The first day of spring always reminds me of crawling across a finish line, battered and bruised but utterly relieved. In a climate like the one in which we live, north of the Forty-Fourth Parallel, the arrival of the vernal equinox is really more of a moral victory than an atmospheric one—snow and ice will reign supreme here for many weeks more—but the knowledge that we have achieved a balance between daylight and darkness and that we are far closer to milder days than we were months ago is indeed worth celebrating.
It is also worth the optimism of springlike photographs!
I also really enjoy the glee heralded by last day of winter … in some ways even more than the first day of spring. Because while the first day of spring is like eagerly planting a flag on a long-anticipated and enticing patch of turf, dreaming of pleasant things to come, the last day of winter offers the smug satisfaction of accomplishment. Finishing the last page of a book, after all, is much more gratifying than finishing the first page of a new one.
Best wishes for your springtime! May the seeds you plant—whatever they may be—burst forth with all that makes your spirit sing.
That’s the sound of us smiling at the knowledge that we’ve officially reached the shortest day of the year, which means that we’re now beginning our collective, slow, ever-spinning swing back toward gradually and increasingly lighter days, a journey around the sun that we all make together.
One of the really great things about solstices is their unifying characteristic—everyone in the world experiences them more or less simultaneously, together. Better than that, they also connect us with the celebratory traditions of countless cultures around the world, transcending both space and time, as well as our natural world and everything of which it consists. They remind us that we’re all more alike than we are different, and that’s particularly comforting on the darkest night of the year.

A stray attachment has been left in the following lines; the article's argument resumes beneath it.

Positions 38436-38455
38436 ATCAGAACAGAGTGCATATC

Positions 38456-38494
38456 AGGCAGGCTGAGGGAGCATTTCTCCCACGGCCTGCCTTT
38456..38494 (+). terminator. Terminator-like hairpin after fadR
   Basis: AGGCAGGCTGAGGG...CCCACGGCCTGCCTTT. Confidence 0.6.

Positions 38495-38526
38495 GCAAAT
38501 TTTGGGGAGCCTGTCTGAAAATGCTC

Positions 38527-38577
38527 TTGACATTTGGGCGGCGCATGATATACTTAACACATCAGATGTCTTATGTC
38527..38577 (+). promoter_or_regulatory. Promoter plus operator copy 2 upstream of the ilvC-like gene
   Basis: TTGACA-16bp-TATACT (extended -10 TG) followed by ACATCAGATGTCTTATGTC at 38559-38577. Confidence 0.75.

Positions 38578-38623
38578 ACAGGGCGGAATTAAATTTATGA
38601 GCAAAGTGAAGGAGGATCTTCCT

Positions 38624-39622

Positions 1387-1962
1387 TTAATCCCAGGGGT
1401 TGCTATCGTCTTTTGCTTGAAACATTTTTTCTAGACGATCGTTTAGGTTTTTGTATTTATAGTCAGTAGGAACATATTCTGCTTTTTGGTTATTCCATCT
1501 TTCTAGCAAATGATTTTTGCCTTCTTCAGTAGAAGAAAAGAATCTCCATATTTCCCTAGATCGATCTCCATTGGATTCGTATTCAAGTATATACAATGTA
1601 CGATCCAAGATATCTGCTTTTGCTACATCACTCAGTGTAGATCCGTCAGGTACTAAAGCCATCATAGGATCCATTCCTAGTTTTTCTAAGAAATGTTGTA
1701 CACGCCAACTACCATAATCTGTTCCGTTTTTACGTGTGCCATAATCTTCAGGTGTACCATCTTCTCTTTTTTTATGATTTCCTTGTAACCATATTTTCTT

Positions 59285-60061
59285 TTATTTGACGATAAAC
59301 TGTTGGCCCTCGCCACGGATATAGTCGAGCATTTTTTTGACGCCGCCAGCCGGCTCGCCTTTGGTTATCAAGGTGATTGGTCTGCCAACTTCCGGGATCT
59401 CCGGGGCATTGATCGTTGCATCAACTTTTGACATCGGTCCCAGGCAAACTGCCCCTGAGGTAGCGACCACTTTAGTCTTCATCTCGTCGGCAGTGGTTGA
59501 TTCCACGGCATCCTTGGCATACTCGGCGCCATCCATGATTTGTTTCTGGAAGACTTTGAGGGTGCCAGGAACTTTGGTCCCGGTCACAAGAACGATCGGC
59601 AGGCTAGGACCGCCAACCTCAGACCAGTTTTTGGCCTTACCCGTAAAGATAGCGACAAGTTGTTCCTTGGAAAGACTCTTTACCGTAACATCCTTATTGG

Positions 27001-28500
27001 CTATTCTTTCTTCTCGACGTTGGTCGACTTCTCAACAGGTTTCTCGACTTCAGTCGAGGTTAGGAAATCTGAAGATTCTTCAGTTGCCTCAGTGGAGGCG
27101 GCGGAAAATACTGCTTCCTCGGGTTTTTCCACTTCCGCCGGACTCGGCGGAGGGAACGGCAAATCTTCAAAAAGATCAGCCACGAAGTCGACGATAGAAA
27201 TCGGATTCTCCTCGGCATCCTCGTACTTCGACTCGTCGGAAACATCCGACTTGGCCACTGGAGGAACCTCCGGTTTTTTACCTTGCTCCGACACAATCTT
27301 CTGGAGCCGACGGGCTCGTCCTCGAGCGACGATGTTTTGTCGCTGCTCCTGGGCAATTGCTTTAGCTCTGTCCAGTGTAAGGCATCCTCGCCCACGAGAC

Sunlight is returning!
If you are so inclined to celebrate, perhaps you may consider borrowing traditions from one of the societies around our planet that have welcomed the lengthening days over many thousands of years. Forgive grudges, as did folks in ancient Rome, share food with others, as was done in Poland, or create your own way to celebrate the occasion. Light candles, invite loved ones to share a special meal or pause to remember those you cannot be with, volunteer, recommit to a goal or an ideal … or perhaps do nothing at all save feeling smug and pleased that there will be more daylight tomorrow than there is today.
This holiday comes at a particularly good time of year, not just because it is a season of harvest and bounty but also because we are heading into days with increasingly less daylight … and that makes it particularly important to rally our spirits and focus on what is right with our lives.
We encourage you to not place overly lofty expectations on yourselves during this Thanksgiving and the season of festivities soon to follow. In the challenging whirl and hubbub of the entire holiday season and its seemingly endless string of obligations, stress, and exhaustion, is easy to agonize so much over the details and minutiae that we largely miss the point of this longtime tradition—which is to celebrate our blessings, contemplate our gratitude for everything that is going well, remember those who are less fortunate in some way, and—if we choose—to break bread with loved ones. Our holidays need not be Hallmark moments; setting ourselves up for such an expectation may not be to our collective advantage.
In fact, simplicity is often preferred.
If at all possible, consider taking some time to rest and relax, to breathe deeply, and to reflect on the goodness in your lives.
In closing, we offer these wise words:
It is not happy people who are thankful. It is thankful people who are happy.